For the Birds

The second issue of Cranky is less awful and more varied than the first one was, but it's still uneven and self-delighted and full of birds. Literally. There's an egret on the side of the road in Joseph Massey's great and strange little poem "101"; in "To Be Six," Kary Wayson describes a blue-necked bird as being "bigger than my father"; in Meredith Quartermain's "Geography," a swan-necked, thickly breasted crowd of Miss Northern Ohio contestants "flocks" into a hotel hall; in "Alternate Paths," Soham Patel references "a famous mockingbird"; in Nico Vassilakis' prose poem "We Like BIRDLAND," some "doves connect mid-flight"; in Shannon Borg's "Corset," twilight is described as "the hour of bats and swallows" and, along a shore somewhere, herons are "bending to greet new salmon"; Carlos Martinez's "Nature Walk" concludes with the image of hikers glancing back "at some tall, nameless bird//standing on one leg, its blue/feathers ruffled by a breeze./It doesn't move. It doesn't care."

There are, by my count, eight pieces about or featuring birds in this issue of Cranky (the eighth is Louisa Peck's story "Surely Goodness and Mercy"), and the surest way to anger the editors of Cranky would be to point this out (again). Months ago in this column I faulted the first issue of Cranky for "imaginative failure" on account of, well, accounting: It's disheartening when one tired symbol (a bird, say) rears its beaked head again and again in piece after piece in a single issue of a literary journal. To say nothing of when it happens in back-to-back issues. Leaving aside the preponderance of moons, trees, coffee, cigarettes, and beaches, the first issue of Cranky, like the current issue of Cranky, contained eight pieces about birds.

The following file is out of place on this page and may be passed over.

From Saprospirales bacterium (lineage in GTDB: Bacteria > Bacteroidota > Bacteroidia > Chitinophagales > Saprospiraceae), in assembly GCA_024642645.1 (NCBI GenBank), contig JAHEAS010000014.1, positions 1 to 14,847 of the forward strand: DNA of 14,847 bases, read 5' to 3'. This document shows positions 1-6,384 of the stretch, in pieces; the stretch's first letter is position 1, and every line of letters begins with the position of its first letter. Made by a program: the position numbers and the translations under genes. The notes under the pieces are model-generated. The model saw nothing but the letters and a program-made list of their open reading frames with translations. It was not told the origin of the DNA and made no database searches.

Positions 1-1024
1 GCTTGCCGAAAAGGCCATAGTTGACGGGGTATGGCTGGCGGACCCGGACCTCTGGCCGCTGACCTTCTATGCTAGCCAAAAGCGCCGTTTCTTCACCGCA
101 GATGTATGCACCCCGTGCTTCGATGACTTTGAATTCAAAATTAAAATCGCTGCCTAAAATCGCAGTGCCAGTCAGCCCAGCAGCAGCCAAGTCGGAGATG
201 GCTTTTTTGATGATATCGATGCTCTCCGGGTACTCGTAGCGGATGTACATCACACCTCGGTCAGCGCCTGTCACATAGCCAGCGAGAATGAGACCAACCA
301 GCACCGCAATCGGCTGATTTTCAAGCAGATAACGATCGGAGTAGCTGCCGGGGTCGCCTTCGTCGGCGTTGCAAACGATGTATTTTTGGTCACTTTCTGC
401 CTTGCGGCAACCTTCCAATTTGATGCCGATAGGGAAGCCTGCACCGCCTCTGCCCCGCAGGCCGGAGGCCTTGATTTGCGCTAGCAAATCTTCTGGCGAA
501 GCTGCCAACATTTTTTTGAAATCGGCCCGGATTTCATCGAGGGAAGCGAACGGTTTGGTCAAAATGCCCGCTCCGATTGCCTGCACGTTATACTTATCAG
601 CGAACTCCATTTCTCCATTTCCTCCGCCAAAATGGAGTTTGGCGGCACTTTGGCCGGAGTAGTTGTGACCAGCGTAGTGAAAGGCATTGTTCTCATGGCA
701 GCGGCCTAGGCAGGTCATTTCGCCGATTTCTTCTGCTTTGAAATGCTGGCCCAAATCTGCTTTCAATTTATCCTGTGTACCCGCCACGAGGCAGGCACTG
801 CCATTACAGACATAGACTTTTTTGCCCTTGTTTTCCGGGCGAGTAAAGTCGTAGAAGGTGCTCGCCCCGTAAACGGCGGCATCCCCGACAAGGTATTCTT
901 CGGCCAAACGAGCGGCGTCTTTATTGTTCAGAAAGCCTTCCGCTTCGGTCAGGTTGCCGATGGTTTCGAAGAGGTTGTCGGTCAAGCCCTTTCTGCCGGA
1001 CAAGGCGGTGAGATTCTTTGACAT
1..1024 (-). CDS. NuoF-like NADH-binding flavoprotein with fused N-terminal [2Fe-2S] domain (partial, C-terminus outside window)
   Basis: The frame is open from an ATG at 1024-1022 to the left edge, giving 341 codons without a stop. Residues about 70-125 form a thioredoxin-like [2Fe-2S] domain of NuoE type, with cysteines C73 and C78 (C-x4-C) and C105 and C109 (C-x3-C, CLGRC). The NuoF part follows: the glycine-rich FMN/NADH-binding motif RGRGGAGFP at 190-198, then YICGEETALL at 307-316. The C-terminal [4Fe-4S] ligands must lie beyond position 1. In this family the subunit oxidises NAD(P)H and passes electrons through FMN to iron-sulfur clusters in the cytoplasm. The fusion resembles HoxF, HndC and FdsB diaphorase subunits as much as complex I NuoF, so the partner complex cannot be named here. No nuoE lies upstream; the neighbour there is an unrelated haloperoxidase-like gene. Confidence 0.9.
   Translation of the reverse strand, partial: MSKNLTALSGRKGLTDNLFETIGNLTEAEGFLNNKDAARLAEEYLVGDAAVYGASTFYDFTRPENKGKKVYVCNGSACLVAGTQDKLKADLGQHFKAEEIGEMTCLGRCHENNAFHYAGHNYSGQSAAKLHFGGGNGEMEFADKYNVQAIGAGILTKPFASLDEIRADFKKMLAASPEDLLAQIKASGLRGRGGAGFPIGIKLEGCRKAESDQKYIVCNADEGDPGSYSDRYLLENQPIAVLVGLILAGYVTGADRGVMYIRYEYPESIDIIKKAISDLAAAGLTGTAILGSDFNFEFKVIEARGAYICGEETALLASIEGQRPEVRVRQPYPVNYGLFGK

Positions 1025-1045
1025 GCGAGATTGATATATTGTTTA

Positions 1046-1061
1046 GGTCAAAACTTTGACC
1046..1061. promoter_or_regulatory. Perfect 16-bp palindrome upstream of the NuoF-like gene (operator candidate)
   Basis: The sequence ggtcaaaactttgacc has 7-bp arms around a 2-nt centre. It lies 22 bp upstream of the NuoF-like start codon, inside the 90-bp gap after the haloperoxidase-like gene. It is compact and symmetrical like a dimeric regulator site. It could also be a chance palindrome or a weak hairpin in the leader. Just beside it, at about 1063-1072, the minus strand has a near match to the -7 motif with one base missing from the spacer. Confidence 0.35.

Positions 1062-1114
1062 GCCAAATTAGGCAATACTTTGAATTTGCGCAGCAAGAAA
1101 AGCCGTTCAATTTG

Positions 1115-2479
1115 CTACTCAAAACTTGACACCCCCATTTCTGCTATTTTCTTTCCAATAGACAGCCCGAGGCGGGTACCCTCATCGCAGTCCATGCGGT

This obvious preoccupation is interesting and probably coincidental. I have no strong theory about why birds are so prevalent in bad poetry, though my suspicion is that birds are prevalent in all poetry and I just happen to notice symbolic redundancies when I'm trying to figure out what's wrong with the bad stuff. There are all kinds of birds flying through good poetry, too--for instance, the poems here by Joseph Massey, Kary Wayson, and Carlos Martinez--and the standout piece in this issue, Louisa Peck's "Surely Goodness and Mercy," happens to begin with an incident involving a killed crow. (The incident, in turn, gives way to a memory from the narrator's childhood about a "fender-stunned seagull" torn apart for food by a crow, and to the bird-averse narrator's strangely conciliatory relationship with two crows that live in a tree in her yard.) It's hard to describe how it is that a story so charged with loathing can be so rewarding, but context might have something to do with it. In the company of so much nostalgia and awe over all things flight-capable, the birds in Peck's story are menacing, dirty, and bleeding. They are not props. They're birds.

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